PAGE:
Marx continues to use his macro theorist approach by constructing a grand theory of the ideal communist society. Marx lists four stages of development that trace the historical model of change: primitive communism, antique slavery, feudalism and capitalism. Through this progressive evolutionary process, society is inevitably led to the advancement of a classless society. He believed that this was a part of the natural socio-historical change, or the last phase of the chain of developments. The proletariat goes through various stages of growth. In the beginning, they struggle with the bourgeoisie through the use of force, seeking to restore their status as a workman. At this point, these laborers are still broken and unorganized to bring any amount of change. But with the development of the industry, they not only increase in numbers but also become more concentrated. As their strength grows, they form unions and permanent associations which work to keep up the rate of wages. Local struggles become one national struggle. Finally, the process of destruction going on in within the ruling class becomes permanent as a small section joins the proletariat revolutionary class. "Of all the classes that stand face to face with the bourgeoisie today, the proletariat alone is a really revolutionary class. The other classes decay and finally disappear in the face of Modern Industry; the proletariat is its special and essential product." Though many theorists challenge the viability of a permanent socialist society, it does not in any way affect the validity of Marx's general theory of history, which states that historical epochs do succeed one another in a certain order.

Another central theory of Marx, which gives a holistic perspective on power is the notion of ideological control by the dominant class bourgeoisie.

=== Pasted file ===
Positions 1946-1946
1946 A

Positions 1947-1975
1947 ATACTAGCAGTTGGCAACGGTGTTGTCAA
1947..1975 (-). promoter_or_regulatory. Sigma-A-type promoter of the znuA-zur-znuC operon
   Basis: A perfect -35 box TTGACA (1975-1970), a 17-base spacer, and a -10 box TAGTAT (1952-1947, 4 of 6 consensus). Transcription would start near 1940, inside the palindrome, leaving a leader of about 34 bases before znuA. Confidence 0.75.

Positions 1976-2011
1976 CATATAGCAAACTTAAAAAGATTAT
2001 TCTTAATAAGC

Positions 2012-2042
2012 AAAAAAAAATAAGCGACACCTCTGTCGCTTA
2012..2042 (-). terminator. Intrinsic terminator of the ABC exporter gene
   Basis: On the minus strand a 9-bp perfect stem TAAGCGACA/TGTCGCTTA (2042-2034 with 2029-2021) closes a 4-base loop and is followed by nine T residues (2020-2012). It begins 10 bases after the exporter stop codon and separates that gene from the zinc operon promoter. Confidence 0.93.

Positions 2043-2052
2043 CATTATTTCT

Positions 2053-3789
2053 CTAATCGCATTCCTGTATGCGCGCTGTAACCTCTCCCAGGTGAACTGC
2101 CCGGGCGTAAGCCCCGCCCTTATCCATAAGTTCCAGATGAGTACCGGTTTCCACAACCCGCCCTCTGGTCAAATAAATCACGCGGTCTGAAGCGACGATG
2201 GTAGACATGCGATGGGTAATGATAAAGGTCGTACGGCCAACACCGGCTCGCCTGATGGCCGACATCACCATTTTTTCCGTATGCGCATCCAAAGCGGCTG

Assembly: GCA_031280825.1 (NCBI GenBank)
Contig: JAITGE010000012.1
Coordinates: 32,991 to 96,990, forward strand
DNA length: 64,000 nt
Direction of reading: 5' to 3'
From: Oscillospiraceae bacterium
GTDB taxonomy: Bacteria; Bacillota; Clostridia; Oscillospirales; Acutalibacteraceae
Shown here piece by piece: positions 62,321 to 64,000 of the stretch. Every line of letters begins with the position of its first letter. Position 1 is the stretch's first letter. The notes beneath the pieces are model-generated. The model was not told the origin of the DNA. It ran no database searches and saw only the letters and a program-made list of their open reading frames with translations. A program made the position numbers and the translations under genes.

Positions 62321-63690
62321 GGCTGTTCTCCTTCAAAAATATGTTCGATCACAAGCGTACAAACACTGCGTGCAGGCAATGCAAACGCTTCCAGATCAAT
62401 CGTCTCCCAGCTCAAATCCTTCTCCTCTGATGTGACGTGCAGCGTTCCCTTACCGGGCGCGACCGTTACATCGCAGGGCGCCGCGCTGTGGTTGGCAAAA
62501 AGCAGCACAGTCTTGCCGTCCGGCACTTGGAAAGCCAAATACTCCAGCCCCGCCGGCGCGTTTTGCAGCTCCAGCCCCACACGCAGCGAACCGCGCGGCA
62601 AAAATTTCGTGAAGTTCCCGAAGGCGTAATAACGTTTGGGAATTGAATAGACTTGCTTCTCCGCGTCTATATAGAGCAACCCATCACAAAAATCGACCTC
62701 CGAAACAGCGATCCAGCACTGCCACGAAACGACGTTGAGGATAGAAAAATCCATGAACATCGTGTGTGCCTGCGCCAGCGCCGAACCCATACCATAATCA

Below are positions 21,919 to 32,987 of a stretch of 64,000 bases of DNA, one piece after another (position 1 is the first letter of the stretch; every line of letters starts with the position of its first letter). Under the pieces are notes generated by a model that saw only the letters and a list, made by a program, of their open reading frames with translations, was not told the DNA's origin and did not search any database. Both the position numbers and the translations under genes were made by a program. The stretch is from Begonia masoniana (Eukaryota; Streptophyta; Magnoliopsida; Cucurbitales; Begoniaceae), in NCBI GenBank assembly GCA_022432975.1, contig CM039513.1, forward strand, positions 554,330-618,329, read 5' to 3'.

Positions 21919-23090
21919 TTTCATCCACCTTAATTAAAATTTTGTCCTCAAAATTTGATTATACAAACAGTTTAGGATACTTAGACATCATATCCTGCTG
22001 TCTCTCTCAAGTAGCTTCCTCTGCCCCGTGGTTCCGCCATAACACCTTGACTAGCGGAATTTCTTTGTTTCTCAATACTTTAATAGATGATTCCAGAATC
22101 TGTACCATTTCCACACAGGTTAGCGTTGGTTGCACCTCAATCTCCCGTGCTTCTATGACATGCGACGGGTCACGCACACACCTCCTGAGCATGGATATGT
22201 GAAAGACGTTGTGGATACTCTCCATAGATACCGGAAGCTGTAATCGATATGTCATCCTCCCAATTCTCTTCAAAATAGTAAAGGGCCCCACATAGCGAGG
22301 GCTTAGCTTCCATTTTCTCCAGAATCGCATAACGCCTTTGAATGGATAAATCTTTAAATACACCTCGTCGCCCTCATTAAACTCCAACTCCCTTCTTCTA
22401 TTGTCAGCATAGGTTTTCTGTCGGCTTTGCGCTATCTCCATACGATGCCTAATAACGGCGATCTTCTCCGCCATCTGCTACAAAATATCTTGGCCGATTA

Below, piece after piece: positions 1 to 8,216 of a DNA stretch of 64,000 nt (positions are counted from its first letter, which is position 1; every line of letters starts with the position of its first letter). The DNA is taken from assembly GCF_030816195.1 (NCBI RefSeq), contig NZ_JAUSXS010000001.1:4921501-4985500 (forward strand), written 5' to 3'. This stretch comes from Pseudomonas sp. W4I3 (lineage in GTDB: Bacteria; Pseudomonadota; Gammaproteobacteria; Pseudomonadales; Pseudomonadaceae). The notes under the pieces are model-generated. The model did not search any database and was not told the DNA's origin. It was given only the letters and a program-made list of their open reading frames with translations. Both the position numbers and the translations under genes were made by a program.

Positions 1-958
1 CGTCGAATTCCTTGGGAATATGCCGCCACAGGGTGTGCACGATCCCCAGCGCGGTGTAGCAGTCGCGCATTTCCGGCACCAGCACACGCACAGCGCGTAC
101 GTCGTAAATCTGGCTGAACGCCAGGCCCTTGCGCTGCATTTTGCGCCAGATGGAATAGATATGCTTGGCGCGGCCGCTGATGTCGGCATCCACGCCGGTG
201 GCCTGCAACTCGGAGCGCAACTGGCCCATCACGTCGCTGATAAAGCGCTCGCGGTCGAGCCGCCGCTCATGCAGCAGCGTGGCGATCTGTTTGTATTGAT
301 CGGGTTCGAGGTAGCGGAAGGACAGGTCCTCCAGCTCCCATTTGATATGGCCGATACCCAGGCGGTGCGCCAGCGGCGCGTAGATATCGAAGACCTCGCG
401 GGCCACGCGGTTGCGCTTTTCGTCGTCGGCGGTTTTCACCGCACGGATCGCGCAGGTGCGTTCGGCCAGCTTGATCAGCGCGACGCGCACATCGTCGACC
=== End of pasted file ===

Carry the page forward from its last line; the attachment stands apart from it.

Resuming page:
The ideas of the ruling class are in every epoch the ruling ideas: ie., the class which is the ruling material force of society, is at the same time its ruling intellectual force. The class which has the means of material production at its disposal, has control at the same time over the means of mental production, so that thereby, generally speaking, the ideas of those who lack the means of mental production are subject to it.

Due to the overruling power of the bourgeoisie, forms of literature, art and other forms of culture reflect the class ideology. It penetrates all forms of discourse in society and allows the ruling class to maintain its power over the people. Marx believes that men are limited by the products of their consciousness and therefore, they are chained to the limitations that the ruling class ideology places on them. The only way to destroy the limitations of consciousness is by exchanging the present consciousness for "human, critical or egoistic consciousness."

In analyzing the works of Alan Sillitoe, namely "The Loneliness of the Long Distance Runner," we can identify various connections with the thoughts of Marx. Sillitoe concerns himself with the idea of seeking the truths of man, particularly interested in exposing the social injustices of our society and creating reform. In this manner, he reflects Marxist thought of power struggle and rebellion. The story is related in the first person by Colin Smith, who tells of a theft which he has committed, his imprisonment in Essex Borstal, his decision to lose deliberately in a long-distance race, and his hatred of prison officials.

The prison officials and in essence, the government are a representation of what Marx would consider as the bourgeoisie class.